StudentNews_MelTeachingAwards

Member of the Wellbeing Team is recognized for outstanding Disability support for GCU Students  

Thu, 01 Jul 2021 16:19:00 BST
(Pictured above) Teaching Awards 2021 logo & Mel McKenna
(Pictured above) Teaching Awards 2021 logo & Mel McKenna

GCU Students' Association recently held their annual Teaching Awards – an event hosted to recognise GCU's outstanding learning and teaching staff.   

The Teaching Awards gives students the opportunity to celebrate teaching and non-teaching staff members who have made a positive impact on their learning experience.   

The Super Support Award (Non-Teaching staff) was presented to Mel McKenna for providing outstanding support as a Disability Advisor for the GCU Wellbeing Team.  

We spoke to Mel to find out their response to winning the award:  

 

Has being nominated for a Teaching Award impacted you in any way? If so, how?  

 

“Being nominated for a Teaching Award, particularly at this time, gave me a confidence boost and was a really nice way to end the academic year.  
 
I wasn't expecting it, so it was a very pleasant surprise! I always take pride in my work and feel confident in what I do as a Disability Advisor, but being nominated by a student/students in recognition of this made me feel appreciated.”  

 

What are some of the things you’ve been involved in this academic year with students that led to you being nominated for this award?  

 “This academic year I have continued to work in my role as a Disability Advisor, providing ongoing information, support and advice to disabled and neurodiverse students.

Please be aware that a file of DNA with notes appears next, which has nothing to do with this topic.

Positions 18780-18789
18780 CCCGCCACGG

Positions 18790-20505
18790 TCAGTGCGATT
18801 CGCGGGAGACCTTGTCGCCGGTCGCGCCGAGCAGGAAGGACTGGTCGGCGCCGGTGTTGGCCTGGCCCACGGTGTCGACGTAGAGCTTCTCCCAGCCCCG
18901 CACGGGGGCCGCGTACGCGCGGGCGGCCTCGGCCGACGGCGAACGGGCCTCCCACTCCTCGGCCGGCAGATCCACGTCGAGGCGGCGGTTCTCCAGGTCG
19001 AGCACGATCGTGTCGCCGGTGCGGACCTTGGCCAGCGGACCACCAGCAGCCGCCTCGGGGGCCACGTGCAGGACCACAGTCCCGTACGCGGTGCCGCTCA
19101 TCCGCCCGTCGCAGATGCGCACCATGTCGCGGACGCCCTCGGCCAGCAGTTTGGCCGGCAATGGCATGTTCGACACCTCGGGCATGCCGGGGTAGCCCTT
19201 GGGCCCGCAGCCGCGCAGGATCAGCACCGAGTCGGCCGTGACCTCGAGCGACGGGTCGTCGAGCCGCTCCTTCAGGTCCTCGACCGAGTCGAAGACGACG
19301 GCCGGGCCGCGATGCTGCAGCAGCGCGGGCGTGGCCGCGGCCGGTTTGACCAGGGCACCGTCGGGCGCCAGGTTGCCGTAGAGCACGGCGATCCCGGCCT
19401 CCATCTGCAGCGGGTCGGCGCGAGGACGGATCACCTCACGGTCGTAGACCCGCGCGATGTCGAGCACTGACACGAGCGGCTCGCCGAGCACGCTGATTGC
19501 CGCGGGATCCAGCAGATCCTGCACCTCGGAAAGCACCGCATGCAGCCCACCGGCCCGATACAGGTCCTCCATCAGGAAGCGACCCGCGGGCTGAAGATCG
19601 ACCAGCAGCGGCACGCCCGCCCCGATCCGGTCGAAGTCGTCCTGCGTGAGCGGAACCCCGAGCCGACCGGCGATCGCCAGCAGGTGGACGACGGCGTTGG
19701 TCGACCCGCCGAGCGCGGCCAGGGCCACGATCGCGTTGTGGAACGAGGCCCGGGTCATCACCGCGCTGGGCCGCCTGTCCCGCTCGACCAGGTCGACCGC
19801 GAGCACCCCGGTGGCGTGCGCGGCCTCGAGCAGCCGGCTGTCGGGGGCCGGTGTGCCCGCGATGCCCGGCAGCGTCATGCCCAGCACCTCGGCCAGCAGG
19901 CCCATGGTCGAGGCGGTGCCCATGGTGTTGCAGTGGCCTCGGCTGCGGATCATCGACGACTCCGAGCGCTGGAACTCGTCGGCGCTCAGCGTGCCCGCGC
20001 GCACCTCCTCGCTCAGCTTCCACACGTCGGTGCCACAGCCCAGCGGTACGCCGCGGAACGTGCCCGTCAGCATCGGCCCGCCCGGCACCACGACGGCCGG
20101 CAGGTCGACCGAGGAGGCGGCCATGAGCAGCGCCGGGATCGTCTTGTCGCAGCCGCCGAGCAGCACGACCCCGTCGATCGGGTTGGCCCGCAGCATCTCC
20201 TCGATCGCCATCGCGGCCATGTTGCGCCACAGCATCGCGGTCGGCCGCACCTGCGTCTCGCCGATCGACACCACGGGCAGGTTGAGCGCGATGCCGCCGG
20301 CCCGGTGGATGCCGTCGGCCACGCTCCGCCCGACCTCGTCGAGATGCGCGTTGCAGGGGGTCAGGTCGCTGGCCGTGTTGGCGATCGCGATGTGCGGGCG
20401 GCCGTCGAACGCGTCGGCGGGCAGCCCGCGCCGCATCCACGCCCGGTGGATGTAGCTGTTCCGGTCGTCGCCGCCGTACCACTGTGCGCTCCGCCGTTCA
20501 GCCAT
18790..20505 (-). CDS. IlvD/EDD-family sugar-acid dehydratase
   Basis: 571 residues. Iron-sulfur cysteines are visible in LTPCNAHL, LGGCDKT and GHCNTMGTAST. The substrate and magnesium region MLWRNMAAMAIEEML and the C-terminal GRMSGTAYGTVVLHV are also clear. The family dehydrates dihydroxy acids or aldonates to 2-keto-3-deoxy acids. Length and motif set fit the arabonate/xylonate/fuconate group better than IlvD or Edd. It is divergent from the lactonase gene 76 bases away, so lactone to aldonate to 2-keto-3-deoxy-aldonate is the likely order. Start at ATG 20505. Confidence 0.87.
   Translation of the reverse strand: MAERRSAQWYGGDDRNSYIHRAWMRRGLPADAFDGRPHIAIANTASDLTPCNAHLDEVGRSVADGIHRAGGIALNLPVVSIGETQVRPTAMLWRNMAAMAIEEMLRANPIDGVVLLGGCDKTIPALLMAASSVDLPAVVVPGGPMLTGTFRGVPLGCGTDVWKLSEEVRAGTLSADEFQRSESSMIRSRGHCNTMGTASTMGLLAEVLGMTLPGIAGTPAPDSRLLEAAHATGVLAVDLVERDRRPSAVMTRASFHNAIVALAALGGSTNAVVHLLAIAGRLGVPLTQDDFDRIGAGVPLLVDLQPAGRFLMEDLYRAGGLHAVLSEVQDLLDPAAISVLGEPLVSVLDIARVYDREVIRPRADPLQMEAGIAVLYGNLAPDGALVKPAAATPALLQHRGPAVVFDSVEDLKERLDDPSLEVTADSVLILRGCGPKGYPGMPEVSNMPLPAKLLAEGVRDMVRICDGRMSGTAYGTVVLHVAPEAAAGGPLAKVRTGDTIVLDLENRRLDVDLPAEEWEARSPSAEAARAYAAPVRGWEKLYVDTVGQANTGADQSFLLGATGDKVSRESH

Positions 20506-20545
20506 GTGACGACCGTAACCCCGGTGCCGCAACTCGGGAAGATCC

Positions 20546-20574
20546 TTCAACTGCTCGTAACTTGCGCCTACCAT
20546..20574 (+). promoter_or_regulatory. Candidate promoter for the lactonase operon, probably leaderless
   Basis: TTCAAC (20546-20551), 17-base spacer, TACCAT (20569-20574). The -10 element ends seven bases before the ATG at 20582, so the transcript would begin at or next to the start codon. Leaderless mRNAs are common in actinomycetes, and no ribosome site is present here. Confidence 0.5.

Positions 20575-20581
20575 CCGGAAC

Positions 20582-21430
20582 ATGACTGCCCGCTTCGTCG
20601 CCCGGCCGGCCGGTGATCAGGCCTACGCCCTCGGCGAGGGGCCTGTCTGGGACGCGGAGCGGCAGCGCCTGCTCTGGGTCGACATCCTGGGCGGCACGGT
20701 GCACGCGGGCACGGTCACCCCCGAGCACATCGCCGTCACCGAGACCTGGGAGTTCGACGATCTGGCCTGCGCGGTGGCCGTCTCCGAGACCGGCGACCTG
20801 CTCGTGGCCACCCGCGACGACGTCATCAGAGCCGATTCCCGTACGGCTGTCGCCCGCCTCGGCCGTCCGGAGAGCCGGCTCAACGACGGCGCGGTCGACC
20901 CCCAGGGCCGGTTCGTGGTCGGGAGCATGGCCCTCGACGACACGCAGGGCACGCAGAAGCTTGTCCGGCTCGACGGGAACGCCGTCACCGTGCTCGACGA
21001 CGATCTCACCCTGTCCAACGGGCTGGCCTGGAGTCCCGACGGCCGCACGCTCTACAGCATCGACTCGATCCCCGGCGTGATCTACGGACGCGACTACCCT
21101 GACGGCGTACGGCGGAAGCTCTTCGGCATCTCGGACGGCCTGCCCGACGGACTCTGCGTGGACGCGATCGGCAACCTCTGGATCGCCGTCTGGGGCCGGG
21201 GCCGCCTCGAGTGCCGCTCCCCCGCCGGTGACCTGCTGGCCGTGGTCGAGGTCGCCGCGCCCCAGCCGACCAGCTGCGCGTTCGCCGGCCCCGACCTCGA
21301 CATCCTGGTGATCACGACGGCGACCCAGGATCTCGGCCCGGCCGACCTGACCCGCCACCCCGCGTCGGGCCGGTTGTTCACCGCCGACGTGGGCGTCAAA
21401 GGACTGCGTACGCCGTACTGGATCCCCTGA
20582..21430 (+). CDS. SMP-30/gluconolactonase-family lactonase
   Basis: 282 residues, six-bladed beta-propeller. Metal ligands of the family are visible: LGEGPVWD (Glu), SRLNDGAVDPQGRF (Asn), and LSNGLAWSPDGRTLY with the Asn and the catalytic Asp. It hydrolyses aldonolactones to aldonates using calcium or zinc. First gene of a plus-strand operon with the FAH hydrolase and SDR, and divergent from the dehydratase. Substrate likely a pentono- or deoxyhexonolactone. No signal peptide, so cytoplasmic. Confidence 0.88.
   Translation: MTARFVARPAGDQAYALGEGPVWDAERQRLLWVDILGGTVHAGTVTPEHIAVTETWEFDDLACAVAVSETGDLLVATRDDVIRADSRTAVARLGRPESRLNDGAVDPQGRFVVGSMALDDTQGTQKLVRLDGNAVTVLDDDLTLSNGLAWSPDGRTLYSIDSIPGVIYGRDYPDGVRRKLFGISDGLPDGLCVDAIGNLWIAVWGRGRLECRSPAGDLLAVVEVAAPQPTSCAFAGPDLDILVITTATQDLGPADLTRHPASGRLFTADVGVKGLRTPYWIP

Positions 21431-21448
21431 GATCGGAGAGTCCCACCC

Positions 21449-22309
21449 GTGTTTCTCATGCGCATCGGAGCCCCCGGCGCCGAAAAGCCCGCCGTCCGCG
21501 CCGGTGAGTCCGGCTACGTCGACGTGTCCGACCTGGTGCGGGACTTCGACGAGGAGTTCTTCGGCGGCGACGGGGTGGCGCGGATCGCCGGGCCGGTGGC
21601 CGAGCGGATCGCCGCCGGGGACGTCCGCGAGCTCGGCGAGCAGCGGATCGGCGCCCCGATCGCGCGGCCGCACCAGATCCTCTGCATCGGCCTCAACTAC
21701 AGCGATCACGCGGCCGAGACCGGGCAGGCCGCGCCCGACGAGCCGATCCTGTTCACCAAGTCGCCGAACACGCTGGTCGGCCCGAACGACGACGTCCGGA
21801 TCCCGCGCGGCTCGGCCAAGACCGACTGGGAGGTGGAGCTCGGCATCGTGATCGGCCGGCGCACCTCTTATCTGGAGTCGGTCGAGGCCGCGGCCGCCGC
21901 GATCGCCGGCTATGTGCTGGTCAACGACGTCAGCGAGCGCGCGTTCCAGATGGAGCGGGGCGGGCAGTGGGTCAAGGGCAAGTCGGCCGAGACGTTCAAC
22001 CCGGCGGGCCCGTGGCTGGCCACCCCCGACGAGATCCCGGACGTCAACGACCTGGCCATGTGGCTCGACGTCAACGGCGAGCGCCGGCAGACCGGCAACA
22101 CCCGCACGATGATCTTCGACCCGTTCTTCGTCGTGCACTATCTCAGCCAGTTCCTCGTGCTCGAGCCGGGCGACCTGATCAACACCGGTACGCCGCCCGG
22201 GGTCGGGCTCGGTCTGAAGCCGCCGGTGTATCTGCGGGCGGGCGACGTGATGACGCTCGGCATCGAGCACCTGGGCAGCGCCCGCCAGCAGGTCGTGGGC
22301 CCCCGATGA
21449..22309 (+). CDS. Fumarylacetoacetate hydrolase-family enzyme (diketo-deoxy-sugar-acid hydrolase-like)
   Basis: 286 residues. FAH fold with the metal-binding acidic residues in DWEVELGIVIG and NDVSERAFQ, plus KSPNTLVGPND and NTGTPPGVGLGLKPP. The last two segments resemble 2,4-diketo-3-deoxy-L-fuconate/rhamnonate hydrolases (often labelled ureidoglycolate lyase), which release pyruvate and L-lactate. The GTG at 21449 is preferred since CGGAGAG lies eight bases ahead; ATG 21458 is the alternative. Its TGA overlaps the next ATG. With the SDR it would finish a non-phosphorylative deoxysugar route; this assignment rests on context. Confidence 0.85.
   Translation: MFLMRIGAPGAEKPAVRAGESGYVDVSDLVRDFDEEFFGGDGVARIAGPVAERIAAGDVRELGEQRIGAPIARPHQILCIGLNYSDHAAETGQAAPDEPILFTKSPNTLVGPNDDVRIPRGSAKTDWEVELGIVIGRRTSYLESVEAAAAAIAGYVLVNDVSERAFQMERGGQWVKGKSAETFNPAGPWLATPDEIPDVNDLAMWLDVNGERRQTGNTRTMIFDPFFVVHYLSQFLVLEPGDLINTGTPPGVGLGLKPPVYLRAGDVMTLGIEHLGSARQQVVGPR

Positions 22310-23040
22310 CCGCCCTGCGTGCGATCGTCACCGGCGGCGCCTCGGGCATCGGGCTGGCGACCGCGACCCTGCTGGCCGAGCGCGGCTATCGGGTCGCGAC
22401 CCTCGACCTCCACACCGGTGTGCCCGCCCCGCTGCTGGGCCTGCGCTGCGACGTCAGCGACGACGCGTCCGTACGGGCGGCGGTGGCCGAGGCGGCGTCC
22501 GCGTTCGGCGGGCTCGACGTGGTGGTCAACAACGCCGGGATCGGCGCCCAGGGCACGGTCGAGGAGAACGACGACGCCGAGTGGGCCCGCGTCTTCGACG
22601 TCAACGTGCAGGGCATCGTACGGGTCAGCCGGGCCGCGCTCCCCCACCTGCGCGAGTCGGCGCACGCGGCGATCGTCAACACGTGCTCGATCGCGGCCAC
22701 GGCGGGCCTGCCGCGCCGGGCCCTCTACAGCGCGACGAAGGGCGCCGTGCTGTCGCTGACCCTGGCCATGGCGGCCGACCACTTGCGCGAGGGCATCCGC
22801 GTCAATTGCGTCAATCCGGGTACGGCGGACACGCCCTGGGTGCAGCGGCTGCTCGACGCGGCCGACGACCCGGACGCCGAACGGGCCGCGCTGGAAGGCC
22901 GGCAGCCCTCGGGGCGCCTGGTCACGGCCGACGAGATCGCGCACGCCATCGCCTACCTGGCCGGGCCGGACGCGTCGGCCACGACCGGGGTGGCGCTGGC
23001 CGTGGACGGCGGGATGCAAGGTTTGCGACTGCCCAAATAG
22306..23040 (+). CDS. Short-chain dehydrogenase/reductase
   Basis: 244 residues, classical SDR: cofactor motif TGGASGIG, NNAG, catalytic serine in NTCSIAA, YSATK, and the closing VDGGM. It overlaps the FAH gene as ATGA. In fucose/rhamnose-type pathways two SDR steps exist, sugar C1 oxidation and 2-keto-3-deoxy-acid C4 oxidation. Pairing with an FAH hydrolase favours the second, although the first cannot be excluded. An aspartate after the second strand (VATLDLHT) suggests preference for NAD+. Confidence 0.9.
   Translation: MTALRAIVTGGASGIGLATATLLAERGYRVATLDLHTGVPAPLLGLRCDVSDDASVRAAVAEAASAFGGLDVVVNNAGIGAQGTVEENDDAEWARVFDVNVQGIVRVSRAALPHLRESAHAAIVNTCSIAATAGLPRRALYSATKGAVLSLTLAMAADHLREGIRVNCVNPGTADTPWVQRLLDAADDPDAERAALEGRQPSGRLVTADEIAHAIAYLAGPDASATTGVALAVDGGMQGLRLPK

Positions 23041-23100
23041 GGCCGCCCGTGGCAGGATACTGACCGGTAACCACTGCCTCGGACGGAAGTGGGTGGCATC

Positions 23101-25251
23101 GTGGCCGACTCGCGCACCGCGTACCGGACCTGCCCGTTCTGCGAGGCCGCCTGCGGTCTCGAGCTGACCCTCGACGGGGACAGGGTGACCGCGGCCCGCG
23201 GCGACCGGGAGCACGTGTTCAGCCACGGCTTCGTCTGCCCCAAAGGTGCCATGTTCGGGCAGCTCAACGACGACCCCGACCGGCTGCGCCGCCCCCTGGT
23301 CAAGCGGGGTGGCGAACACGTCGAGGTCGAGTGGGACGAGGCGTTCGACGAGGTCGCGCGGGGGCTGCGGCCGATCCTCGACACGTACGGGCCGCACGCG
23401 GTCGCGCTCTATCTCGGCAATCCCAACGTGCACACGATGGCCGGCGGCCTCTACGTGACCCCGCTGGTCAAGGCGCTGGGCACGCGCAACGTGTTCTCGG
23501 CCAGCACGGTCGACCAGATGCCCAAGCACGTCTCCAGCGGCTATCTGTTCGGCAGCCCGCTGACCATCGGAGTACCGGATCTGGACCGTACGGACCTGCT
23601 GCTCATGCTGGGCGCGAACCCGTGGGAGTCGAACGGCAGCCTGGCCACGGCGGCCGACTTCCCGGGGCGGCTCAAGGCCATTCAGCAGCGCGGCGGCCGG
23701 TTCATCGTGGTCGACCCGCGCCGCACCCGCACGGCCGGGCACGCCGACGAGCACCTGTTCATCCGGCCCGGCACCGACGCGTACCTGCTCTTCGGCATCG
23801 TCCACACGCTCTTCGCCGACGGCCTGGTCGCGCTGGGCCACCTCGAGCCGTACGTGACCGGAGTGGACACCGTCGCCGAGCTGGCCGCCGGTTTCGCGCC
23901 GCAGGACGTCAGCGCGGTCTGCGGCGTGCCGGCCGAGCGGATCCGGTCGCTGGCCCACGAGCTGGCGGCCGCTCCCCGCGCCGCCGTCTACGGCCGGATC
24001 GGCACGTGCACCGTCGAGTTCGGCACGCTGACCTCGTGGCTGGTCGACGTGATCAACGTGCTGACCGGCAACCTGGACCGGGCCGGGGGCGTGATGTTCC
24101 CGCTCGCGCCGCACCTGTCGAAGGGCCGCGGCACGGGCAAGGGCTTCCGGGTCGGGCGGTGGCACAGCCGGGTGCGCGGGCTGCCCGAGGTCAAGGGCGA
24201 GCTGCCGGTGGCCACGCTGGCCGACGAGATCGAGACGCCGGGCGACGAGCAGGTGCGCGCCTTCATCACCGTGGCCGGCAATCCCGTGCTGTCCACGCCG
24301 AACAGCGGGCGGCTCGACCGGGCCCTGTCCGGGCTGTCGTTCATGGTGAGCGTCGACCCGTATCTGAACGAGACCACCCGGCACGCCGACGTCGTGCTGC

I organise and run two pre-entry programmes for incoming students - Mental Health Matters, and the Summer Transitions Programme for autistic students. I also do a lot of other work around equality, particularly in relation to Trans awareness and anti-racism.” 

 

What has it been like supporting students virtually this year as opposed to having face-to-face meetings?  

“Supporting students virtually instead of face to face definitely has pros and cons. It took a little bit of time to get used to working virtually, but once you get used to communicating in this way it gets easier. I feel there has been better student engagement and there has definitely been more consistency in terms of students attending appointments, which is a real positive.  
 
For some students, meeting online is much more accessible and preferable, and would likely want to continue to meet in this way in the future. For others, it does create a barrier as some students do not feel comfortable speaking over audio or being on a video call, which can impact on our ability to engage and effectively provide those students with the support they need.  
 
I do think meeting online is more tiring, and staring at a screen all day can be exhausting, so it is important to maintain boundaries and take regular breaks away from the screen.”  

 

Is there anyone you would like to thank for this recognition you have received from The Students’ Association? 

 “I would just like to thank whoever nominated me! It is much appreciated. Also the wider Student Wellbeing Team - I work with many great colleagues who make working in this team enjoyable, even when it gets stressful!  

Having supportive colleagues and a team that is inclusive, open and welcoming makes all the difference.”  

 

The list of Teaching Award winners is available on the Students’ Association website   

 

By Rachael McAlonan   
   
Got a SCEBE or GSBS story? Email me at Rachael.McAlonan@gcu.ac.uk or connect with me on social media  here